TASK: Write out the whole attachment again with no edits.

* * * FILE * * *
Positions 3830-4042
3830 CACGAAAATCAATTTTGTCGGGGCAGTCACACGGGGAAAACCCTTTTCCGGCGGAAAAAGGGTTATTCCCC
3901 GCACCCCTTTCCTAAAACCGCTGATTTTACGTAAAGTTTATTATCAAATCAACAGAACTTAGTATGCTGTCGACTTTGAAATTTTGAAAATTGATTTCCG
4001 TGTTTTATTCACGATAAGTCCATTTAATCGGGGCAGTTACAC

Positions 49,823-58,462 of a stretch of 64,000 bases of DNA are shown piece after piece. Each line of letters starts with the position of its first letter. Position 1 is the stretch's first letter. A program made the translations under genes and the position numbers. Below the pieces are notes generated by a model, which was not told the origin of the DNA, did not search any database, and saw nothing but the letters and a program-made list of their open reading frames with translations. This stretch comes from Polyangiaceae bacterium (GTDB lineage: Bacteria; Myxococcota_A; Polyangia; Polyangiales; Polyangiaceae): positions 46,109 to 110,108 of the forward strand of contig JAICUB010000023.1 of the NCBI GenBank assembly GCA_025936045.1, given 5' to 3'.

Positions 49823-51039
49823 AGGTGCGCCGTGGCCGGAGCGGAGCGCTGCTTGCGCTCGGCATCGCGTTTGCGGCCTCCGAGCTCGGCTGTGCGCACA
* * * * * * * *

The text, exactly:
Positions 3830-4042
3830 CACGAAAATCAATTTTGTCGGGGCAGTCACACGGGGAAAACCCTTTTCCGGCGGAAAAAGGGTTATTCCCC
3901 GCACCCCTTTCCTAAAACCGCTGATTTTACGTAAAGTTTATTATCAAATCAACAGAACTTAGTATGCTGTCGACTTTGAAATTTTGAAAATTGATTTCCG
4001 TGTTTTATTCACGATAAGTCCATTTAATCGGGGCAGTTACAC

Positions 49,823-58,462 of a stretch of 64,000 bases of DNA are shown piece after piece. Each line of letters starts with the position of its first letter. Position 1 is the stretch's first letter. A program made the translations under genes and the position numbers. Below the pieces are notes generated by a model, which was not told the origin of the DNA, did not search any database, and saw nothing but the letters and a program-made list of their open reading frames with translations. This stretch comes from Polyangiaceae bacterium (GTDB lineage: Bacteria; Myxococcota_A; Polyangia; Polyangiales; Polyangiaceae): positions 46,109 to 110,108 of the forward strand of contig JAICUB010000023.1 of the NCBI GenBank assembly GCA_025936045.1, given 5' to 3'.

Positions 49823-51039
49823 AGGTGCGCCGTGGCCGGAGCGGAGCGCTGCTTGCGCTCGGCATCGCGTTTGCGGCCTCCGAGCTCGGCTGTGCGCACA